Today, Alaska Airlines will start their first of 75 flights using abiofuel mixture and they want you to be a part of it. Following along as one flight leaves Seattle for Washington, DC (a Boeing 737) and another leaves for Portland (a Bombardier Q400) using the new fuel.
* Aviation sustainability experts from Alaska Airlines and Boeing Commercial Airplanes
* And you!
* Today, November 9th from 2:45 pm ’“ 3:45 pm (PST).
* Sign up online and join our Flying Green Chat, or follow along using hashtag #FlyGreen on Twitter.
Before and after photo. On the left is used cooking oil and on the right is the processed biofuel. Check out the Alaska 737's in the background. Photo from Boeing.
During the flights, Alaska Airlines wants you to share your thoughts on the future of aviation, sustainability and environmental awareness. On the flight to Washington, DC will be Alaska’s top sustainability expect along with other folks in the field. Shorly after take off, you will be able to ask questions about aviation sustainability.
Alaska Airlines Boeing 737 with Mount Rainier in the background. Photo by Brandon Farris.
Alaska Airlines announced yesterday that they will operate 75 regularly schedule flights, using renewable bio-fuels starting tomorrow, November 9th. The maiden flight will leave from Seattle (SEA) to Washington, DC (DCA) and also Portland (PDX). The airline will fuel the aircraft using a 20% blend of biofuel made from used cooking oil.
Alaska is hoping that these flights will help reduce greenhouse gas emissions by about 10%, which is equal to removing 26 cars from the road for a year. The impact of these few flights might seem minor, but if Alaska were to use the 20% biofuel mixture on all their flights, it would be the equivalent of removing 64,000 cars off of the road.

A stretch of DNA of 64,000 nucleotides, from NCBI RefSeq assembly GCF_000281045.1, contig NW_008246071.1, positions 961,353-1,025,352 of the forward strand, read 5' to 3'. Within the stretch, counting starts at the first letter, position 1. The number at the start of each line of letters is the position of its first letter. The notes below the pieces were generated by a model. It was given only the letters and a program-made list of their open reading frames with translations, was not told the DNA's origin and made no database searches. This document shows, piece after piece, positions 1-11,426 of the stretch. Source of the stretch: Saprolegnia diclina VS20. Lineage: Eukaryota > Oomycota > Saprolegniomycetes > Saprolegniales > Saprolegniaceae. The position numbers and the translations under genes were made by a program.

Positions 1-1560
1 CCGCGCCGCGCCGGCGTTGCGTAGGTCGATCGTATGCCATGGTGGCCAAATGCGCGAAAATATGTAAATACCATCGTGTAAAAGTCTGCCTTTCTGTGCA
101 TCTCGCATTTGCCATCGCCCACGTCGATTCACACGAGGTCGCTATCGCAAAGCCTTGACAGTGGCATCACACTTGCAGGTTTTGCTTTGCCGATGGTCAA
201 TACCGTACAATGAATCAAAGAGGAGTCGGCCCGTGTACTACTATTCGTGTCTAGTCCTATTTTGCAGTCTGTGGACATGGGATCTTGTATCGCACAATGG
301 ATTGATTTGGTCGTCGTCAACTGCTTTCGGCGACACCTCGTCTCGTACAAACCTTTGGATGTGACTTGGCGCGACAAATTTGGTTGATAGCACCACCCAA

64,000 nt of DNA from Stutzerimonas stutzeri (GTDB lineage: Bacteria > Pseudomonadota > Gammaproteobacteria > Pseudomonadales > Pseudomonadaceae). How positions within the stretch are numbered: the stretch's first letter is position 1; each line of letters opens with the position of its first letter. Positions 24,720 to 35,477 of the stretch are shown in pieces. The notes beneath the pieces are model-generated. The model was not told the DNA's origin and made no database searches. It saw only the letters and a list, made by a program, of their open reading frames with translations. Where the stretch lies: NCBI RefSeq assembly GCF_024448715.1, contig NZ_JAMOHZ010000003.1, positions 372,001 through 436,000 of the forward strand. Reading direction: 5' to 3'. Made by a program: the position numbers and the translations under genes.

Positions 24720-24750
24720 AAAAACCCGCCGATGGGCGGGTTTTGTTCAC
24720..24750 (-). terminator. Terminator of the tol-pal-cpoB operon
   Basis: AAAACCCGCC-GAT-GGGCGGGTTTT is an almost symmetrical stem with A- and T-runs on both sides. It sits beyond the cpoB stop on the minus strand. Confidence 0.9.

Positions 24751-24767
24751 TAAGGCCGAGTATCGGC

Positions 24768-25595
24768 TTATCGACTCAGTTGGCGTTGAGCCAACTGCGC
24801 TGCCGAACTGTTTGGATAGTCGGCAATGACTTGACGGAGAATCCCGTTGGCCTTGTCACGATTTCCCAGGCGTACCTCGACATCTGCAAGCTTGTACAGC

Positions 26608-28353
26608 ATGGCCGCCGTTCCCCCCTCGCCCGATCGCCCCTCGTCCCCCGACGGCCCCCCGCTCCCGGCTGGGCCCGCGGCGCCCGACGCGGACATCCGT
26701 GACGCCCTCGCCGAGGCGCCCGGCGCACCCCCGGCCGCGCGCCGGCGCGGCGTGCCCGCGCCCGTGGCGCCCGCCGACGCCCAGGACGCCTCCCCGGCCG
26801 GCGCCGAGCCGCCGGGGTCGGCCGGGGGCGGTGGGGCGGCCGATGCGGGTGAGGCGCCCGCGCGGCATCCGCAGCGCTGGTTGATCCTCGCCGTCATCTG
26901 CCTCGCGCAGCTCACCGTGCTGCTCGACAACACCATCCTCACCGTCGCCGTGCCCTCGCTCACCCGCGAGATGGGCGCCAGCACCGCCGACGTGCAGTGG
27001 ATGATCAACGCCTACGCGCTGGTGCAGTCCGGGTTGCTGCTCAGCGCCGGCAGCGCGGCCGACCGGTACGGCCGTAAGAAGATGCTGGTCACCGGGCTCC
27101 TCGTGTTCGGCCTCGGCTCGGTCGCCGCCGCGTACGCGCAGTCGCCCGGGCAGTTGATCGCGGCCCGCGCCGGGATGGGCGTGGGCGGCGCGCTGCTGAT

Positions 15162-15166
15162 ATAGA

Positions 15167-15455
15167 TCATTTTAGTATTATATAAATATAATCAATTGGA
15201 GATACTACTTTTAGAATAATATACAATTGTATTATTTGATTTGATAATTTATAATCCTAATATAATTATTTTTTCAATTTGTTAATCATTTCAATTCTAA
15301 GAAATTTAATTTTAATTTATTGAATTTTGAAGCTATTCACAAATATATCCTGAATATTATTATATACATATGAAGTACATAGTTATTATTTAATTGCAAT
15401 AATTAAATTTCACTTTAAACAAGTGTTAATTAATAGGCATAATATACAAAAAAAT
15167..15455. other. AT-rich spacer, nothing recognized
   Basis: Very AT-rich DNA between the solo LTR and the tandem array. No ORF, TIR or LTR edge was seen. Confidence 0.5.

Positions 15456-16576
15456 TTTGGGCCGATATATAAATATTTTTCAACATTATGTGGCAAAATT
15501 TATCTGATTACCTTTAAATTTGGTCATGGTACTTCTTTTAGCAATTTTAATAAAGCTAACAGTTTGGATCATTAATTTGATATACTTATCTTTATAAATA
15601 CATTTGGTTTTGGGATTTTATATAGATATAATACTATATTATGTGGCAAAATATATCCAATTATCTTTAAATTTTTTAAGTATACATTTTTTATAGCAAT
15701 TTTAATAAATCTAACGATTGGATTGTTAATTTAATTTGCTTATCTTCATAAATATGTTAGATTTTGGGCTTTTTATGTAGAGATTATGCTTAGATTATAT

’œThis is a historic week for U.S. aviation.’ Alaska Air Group Chairman and CEO Bill Ayer stated. ’œCommercial airplanes are equipped and ready for biofuels. They will enable us to fly cleaner, foster job growth in a new industry, and can insulate airlines from the volatile price swings of conventional fuel to help make air travel more economical. To the biofuels industry, we say: If you build it, we will buy it.’
The fuel mixture is being supplied by SkyNRG and made by Dynamic Fuels (who is in a partnership with Tyson Foods). These flights by Alaska are part of the Sustainable Aviation Fuels Northwest (SAFN) initiative, which was launched in July 2010 by Alaska Airlines, Boeing, Portland International Airport, Seattle-Tacoma International Airport, Spokane International Airport and Washington State University to promote aviation biofuel development.
United Airlines's first commercial advanced biofuel flight using a Boeing 737-800 (N76516) takes off from Houston yesterday. Photo by United.
Although there is a lot of excitement in the northwest for Alaska’s first flight on Wednesday, United Airlines operated a scheduled flight using biofuels yesterday, the 7th of November. Flight 1403, a Boeing 737-800, left from Houston’s Bush Intercontinental Aiport (IAH) at about 10:30am local time for Chicago O’Hare International Airport (ORD).
’œUnited is taking a significant step forward to advance the use of environmentally responsible and cost-efficient alternative fuels,’ said Pete McDonald, United’s executive vice president and chief operations officer. ’œSustainable biofuels, produced on a large scale at an economically viable price, can one day play a meaningful role in powering everyone’s trip on an airline.’
United also announced that they have signed a letter of intent to negotiate the purchase of 20 million gallons of biofuel per year, starting as early as 2014
United beat Alaska for a revenue biofuel flight by two days, but it is not clear when or if United will continue the biofuel flights. An email to United to get clarification on their future biofuel flights has not been returned by the time of posting this story.